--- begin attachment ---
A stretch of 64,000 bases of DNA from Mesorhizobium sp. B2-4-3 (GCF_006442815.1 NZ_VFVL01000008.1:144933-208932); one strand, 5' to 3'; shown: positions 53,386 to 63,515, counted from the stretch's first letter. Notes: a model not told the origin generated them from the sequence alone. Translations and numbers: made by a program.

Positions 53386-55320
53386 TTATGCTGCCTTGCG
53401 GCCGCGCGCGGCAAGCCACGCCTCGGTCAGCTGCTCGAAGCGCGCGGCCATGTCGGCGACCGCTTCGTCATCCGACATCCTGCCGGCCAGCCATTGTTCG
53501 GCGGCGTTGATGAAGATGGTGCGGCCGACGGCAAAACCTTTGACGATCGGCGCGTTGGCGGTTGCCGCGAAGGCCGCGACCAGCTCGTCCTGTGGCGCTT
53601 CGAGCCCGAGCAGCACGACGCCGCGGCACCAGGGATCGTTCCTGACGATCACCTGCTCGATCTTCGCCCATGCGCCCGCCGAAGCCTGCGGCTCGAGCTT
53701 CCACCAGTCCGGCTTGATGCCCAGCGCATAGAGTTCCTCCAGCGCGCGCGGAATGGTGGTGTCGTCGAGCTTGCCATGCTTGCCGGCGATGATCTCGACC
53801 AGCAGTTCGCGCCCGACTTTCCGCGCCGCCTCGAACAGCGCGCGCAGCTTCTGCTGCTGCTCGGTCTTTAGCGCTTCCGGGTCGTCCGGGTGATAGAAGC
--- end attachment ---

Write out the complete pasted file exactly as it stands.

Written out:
A stretch of 64,000 bases of DNA from Mesorhizobium sp. B2-4-3 (GCF_006442815.1 NZ_VFVL01000008.1:144933-208932); one strand, 5' to 3'; shown: positions 53,386 to 63,515, counted from the stretch's first letter. Notes: a model not told the origin generated them from the sequence alone. Translations and numbers: made by a program.

Positions 53386-55320
53386 TTATGCTGCCTTGCG
53401 GCCGCGCGCGGCAAGCCACGCCTCGGTCAGCTGCTCGAAGCGCGCGGCCATGTCGGCGACCGCTTCGTCATCCGACATCCTGCCGGCCAGCCATTGTTCG
53501 GCGGCGTTGATGAAGATGGTGCGGCCGACGGCAAAACCTTTGACGATCGGCGCGTTGGCGGTTGCCGCGAAGGCCGCGACCAGCTCGTCCTGTGGCGCTT
53601 CGAGCCCGAGCAGCACGACGCCGCGGCACCAGGGATCGTTCCTGACGATCACCTGCTCGATCTTCGCCCATGCGCCCGCCGAAGCCTGCGGCTCGAGCTT
53701 CCACCAGTCCGGCTTGATGCCCAGCGCATAGAGTTCCTCCAGCGCGCGCGGAATGGTGGTGTCGTCGAGCTTGCCATGCTTGCCGGCGATGATCTCGACC
53801 AGCAGTTCGCGCCCGACTTTCCGCGCCGCCTCGAACAGCGCGCGCAGCTTCTGCTGCTGCTCGGTCTTTAGCGCTTCCGGGTCGTCCGGGTGATAGAAGC